The War on Drugs is changing, but drug crime penalties still harsh

On Behalf of | Sep 8, 2015 | Drug Charges |

More and more, observers and authorities, including President Obama, have acknowledged that America’s “War on Drugs” has been a failure. Millions of people are spending years in prison or otherwise under institutional control for non-violent drug offenses. A disproportionate amount of these people are racial minorities, leading critics to charge that federal drug laws are discriminatory.

Despite changes in attitude and policy, laws regarding drug trafficking remain harsh. It is not uncommon for prosecutors to pile on the charges, including:

  • Drug transportation
  • Drug smuggling or importation
  • Conspiracy to possess with intent to distribute
  • Drug possession with intent to sell
  • Maintaining a “drug” or “stash” house
  • Similarly, operating or working in a “grow operation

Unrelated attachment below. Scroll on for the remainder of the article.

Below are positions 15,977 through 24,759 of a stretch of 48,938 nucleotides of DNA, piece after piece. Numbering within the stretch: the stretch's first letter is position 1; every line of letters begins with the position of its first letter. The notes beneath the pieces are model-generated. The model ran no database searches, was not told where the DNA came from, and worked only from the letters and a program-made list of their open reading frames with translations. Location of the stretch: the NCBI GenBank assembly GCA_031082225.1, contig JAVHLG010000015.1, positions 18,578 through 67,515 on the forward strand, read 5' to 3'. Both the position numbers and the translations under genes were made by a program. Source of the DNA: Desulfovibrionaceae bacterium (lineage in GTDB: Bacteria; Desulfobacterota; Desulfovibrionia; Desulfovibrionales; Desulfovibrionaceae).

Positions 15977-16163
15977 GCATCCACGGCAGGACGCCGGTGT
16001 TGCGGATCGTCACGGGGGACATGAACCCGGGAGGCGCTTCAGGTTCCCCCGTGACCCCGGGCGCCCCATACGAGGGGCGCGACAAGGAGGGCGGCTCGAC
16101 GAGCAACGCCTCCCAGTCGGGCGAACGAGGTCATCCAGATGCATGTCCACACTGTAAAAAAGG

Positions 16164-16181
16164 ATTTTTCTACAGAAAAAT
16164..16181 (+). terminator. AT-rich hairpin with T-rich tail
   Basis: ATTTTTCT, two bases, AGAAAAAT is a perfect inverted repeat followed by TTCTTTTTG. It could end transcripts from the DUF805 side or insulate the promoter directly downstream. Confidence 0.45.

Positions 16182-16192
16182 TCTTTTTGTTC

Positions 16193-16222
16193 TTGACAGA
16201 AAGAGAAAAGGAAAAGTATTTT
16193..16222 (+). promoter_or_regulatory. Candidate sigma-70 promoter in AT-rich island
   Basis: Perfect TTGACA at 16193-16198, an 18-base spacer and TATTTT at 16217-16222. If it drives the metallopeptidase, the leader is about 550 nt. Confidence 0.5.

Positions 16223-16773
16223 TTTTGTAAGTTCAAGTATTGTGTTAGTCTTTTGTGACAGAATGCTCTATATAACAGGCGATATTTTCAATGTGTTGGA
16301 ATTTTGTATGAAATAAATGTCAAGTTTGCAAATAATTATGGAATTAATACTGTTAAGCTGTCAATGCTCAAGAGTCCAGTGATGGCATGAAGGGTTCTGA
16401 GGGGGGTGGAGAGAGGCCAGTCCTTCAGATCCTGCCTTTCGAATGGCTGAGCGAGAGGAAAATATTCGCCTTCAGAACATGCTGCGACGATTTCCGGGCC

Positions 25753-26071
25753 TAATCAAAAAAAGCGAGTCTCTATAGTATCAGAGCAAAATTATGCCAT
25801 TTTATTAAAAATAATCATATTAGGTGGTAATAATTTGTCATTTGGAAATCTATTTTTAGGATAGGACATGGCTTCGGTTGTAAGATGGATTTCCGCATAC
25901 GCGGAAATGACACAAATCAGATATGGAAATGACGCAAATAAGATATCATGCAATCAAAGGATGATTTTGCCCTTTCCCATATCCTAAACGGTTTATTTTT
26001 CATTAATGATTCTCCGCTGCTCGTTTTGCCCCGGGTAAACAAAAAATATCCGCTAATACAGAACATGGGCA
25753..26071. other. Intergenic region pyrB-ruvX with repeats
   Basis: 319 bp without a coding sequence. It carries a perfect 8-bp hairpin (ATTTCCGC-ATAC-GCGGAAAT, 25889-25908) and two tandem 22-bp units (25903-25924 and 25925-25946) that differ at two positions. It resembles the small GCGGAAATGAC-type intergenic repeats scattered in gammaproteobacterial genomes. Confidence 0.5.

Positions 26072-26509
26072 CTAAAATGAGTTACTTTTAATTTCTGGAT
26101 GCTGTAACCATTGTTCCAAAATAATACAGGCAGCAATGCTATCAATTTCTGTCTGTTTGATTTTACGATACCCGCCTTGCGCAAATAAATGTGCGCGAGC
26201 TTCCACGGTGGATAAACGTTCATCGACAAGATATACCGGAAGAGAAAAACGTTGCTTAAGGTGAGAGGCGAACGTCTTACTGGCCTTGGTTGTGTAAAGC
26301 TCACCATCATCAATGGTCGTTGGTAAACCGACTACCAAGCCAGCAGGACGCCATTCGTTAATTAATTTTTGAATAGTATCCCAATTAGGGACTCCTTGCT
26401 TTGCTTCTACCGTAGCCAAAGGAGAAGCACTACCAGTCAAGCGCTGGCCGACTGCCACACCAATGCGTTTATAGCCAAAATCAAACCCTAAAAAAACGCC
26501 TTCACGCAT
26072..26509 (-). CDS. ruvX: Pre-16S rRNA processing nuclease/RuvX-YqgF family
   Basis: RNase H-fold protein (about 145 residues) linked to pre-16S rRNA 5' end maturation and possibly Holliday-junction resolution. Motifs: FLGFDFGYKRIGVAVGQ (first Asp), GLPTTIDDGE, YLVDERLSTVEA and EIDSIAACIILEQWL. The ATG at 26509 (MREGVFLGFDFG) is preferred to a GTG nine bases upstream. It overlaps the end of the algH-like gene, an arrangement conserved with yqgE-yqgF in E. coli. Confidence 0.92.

• Racketeering

In addition to charging a trafficking suspect with multiple crimes, the prosecution may seek even higher punishment for certain factors, such as the quantity of drugs allegedly involved, the types of drugs the defendant allegedly was selling, and if police claim the defendant was selling to minors.

An investigation into your alleged drug activities can cost you more than your freedom. Under asset forfeiture, police often have the power to seize your personal property, if they can claim the items were the proceeds of a crime or used in the commission of a crime.

A defense attorney may be able to stop the use of asset forfeiture, and also help you mount a defense against drug charges. If necessary, he or she may be able to negotiate a plea deal that avoids a lengthy prison sentence, or you may be able to prevail at trial.


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